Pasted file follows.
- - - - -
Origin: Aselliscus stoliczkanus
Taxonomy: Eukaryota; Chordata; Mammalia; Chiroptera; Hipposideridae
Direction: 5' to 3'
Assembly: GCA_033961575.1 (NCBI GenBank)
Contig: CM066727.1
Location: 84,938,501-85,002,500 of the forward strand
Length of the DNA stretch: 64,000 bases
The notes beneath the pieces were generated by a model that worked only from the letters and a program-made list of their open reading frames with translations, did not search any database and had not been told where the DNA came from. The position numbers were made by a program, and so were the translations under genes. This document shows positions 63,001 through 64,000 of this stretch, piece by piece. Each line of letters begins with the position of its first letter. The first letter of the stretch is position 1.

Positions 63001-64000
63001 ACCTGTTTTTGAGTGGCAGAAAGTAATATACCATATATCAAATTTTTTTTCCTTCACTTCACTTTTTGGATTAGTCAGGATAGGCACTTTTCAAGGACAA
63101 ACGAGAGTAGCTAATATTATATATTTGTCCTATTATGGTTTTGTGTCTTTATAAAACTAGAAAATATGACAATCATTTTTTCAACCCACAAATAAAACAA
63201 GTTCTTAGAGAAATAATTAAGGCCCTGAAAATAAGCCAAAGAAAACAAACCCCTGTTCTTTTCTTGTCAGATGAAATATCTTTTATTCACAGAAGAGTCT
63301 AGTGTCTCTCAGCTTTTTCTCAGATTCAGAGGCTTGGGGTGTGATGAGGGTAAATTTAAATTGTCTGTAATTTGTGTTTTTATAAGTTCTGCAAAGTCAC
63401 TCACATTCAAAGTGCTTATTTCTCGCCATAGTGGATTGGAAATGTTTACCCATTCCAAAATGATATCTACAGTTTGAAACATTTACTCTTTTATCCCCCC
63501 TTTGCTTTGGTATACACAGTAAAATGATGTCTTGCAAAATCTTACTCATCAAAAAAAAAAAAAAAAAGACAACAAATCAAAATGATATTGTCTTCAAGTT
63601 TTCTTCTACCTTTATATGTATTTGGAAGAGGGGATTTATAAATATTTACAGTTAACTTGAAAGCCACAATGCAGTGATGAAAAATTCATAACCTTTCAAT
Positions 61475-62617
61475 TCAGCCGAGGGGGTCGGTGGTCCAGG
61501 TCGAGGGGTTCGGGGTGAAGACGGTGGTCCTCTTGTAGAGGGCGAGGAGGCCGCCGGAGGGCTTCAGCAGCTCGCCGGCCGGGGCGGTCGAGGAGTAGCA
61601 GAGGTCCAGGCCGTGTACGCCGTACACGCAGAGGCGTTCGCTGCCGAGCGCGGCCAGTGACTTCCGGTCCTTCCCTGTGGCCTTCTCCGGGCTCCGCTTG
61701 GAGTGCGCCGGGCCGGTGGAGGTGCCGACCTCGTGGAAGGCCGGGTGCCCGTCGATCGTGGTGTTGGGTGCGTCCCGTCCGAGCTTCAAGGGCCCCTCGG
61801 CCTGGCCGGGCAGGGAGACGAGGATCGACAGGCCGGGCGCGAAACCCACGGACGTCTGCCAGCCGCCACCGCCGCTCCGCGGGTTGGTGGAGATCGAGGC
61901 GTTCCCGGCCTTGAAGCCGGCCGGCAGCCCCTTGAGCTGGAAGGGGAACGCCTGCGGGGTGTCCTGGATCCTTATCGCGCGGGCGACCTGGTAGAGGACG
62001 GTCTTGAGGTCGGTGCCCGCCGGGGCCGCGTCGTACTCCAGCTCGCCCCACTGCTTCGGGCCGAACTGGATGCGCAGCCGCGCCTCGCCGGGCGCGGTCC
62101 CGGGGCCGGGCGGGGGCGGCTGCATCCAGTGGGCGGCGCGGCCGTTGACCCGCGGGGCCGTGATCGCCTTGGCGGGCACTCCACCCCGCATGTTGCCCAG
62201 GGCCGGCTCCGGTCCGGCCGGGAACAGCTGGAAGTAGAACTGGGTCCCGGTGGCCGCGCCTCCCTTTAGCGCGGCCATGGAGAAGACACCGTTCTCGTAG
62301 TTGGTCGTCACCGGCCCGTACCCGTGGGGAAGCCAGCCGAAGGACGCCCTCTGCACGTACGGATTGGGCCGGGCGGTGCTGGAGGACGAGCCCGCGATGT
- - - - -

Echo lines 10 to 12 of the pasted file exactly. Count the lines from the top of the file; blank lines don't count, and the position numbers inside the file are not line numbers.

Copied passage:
63001 ACCTGTTTTTGAGTGGCAGAAAGTAATATACCATATATCAAATTTTTTTTCCTTCACTTCACTTTTTGGATTAGTCAGGATAGGCACTTTTCAAGGACAA
63101 ACGAGAGTAGCTAATATTATATATTTGTCCTATTATGGTTTTGTGTCTTTATAAAACTAGAAAATATGACAATCATTTTTTCAACCCACAAATAAAACAA
63201 GTTCTTAGAGAAATAATTAAGGCCCTGAAAATAAGCCAAAGAAAACAAACCCCTGTTCTTTTCTTGTCAGATGAAATATCTTTTATTCACAGAAGAGTCT